Assistant Principal Nidya Baez speaks with students about class changes on campus. Credit: Amir Aziz

Walk into Assistant Principal Nidya Baez’s office at Fremont High School and you’ll be greeted by a ceramic tiger on her desk and a Spider-Man poster on the wall carrying the message, “With great power, comes great responsibility.” 

Those items showcase her pride for Fremont, her alma mater, and serve as a reminder of her duties. Whether she’s making her rounds and visiting classes on the school’s newly renovated campus, or teaching a student-leadership class, Baez is well aware of her role in shaping students’ lives and futures. This summer, she’ll begin a new role: principal. 

It’s an accomplishment 20 years in the making. Baez graduated from Fremont High School in 2003, months before the school—overcrowded at the time—was split into several smaller schools on the same campus.

When Baez was a ninth-grader, the school had more than 2,000 students, and she was one of 700 in her graduating class. Teachers shared classrooms, and classes often spilled over into portables, she said. 

“I had a sub all year for a class, I don’t think I really knew who was in charge, and I didn’t really meet with my counselor,” Baez said about her early years at Fremont. “There was just a lot of confusion as a student, and I think it was really easy to drift and do whatever we wanted and not really be focused on academics.”

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Assistant Principal Nidya Baez in her office taking phone calls and working with visiting staff. Credit: Amir Aziz

Because of her experiences as a student, Baez now works to make Fremont the kind of school that she would have liked to have had: one with robust career and technical education (CTE) classes, opportunities for students to get involved, and a place with a strong sense of community. Baez started at Fremont as a teacher in 2011 and has spent the last 11 years there. Her ascension to principal embodies one of Oakland Unified School District’s goals of developing and retaining more Black and Latino educators, especially those who attended Oakland schools themselves. 

“It’s a privilege to lead in my community,” she said. “I don’t pretend to understand every single student at our school just because I’m from Oakland, or because I grew up in the community, or low-income, or all the variables I share with our students. So I always have something to learn.”

Strengthening Fremont’s career and technical education classes

During her high school years, taking classes in the school’s business academy gave Baez the direction she was looking for. She participated in business competitions against other schools in California and gained skills in entrepreneurship. Baez and her peers launched a food cart on campus, during a time when the school cafeteria was at its limit during lunchtime.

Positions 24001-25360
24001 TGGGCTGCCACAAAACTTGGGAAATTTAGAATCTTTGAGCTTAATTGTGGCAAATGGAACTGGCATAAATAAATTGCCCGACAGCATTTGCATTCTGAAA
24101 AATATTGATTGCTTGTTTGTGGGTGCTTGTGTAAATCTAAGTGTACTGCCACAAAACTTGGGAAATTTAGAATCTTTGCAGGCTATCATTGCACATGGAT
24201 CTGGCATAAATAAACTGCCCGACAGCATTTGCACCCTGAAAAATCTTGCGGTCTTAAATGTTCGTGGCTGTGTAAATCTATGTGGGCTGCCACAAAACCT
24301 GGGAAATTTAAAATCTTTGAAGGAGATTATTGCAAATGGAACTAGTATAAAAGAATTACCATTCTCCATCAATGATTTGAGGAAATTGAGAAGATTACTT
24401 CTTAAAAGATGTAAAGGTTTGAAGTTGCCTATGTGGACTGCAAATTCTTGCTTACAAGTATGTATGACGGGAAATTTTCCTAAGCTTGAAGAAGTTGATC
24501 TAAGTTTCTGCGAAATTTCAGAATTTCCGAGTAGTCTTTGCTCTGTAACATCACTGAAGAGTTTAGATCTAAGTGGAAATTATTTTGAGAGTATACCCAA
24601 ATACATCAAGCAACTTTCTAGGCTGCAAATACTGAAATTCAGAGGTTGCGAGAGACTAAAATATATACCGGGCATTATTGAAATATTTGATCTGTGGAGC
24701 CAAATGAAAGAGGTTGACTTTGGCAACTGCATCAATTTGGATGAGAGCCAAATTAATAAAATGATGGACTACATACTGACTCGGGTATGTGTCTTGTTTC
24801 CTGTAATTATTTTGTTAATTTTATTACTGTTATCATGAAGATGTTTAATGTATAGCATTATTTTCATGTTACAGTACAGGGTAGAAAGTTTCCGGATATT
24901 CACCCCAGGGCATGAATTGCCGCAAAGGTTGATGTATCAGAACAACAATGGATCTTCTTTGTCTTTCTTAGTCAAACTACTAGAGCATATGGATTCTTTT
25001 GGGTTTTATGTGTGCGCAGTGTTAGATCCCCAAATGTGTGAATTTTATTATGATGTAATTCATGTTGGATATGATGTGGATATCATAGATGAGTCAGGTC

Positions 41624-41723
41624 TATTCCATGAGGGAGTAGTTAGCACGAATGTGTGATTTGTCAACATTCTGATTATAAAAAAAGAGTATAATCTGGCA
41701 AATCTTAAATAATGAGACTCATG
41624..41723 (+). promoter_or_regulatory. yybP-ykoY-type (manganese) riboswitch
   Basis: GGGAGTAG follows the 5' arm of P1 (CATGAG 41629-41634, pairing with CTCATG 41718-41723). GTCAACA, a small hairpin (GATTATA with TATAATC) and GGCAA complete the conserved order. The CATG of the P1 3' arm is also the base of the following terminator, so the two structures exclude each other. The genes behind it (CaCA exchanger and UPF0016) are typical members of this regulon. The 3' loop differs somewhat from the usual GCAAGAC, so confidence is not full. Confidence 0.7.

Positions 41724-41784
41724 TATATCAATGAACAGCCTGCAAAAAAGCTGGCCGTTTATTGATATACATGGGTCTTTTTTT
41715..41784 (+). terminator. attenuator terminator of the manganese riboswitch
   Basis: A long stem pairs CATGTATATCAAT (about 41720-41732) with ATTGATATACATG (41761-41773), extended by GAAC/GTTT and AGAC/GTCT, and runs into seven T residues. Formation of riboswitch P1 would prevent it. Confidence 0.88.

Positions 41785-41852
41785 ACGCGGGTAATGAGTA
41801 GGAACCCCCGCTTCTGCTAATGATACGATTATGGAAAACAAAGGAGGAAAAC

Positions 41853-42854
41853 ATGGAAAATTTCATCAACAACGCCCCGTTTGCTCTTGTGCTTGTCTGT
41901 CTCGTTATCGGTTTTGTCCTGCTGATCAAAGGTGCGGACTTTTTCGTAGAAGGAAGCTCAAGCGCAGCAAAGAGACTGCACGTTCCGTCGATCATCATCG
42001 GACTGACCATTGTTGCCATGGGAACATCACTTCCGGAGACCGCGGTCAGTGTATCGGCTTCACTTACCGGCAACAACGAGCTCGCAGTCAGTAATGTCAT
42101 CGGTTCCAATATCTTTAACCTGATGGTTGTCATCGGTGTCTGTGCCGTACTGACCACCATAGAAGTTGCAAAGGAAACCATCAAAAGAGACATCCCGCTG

Emiliano Sanchez, currently OUSD’s director of CTE trades and apprenticeships, graduated from Fremont in 1980 and returned to teach in the early 2000s when Baez was a student. Although he didn’t have her in class, she stood out amongst her peers, he said. 

“We had over 2,000 students there, with a cafeteria that could deal with 600 to 700 max,” said Sanchez, who also served as Fremont’s principal from 2013 to 2015. “[Baez and other students in the business academy] had vendors come in with pizza and burritos, so students wouldn’t have to leave campus. That showed her drive and motivation to improve the student experience.” 

Today, one of Baez’s passions is promoting Fremont’s media and architecture academies. On a recent Tuesday morning, the architecture students worked with students from Castlemont High School’s sustainable urban design academy to help redesign Castlemont’s outdoor farm and classroom. Students were divided into groups and the one with the winning design will get a cash prize and have their ideas incorporated when the farm is reconstructed. 

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Baez visits a classroom in the media academy at Fremont High School. Credit: Amir Aziz

Oakland Unified’s linked learning pathways, or academies, allow students to take classes aligned with a particular industry and get experience in those fields through internships. The district’s high school academies include the two at Fremont, and others offering engineering, fashion, health care, hospitality, public service, and more. 

“All of our career and technical education work needs to be more public. There’s a lot of stereotypes about Oakland youth, but when you walk into a classroom like that, you’re like, ‘These kids are amazing,’” Baez said. “They should be recognized for that and hired for those skills.”

The school’s media and architecture academies boast brand new labs and learning spaces that came from Measure J, a 2012 ballot measure that raised millions for facilities upgrades at OUSD schools. About $133 million went to Fremont to build a new academic building, upgrade the gym and athletic facilities, and construct a new entrance, which for years students had described as looking similar to a jail. Baez was instrumental in advocating for additional Measure J funding when some of it was diverted to other projects. 

The newly built Tiger Stadium at Fremont High School. Credit: Pete Rosos

The construction was completed last year and in time to welcome students back en masse in the fall, when schools fully reopened.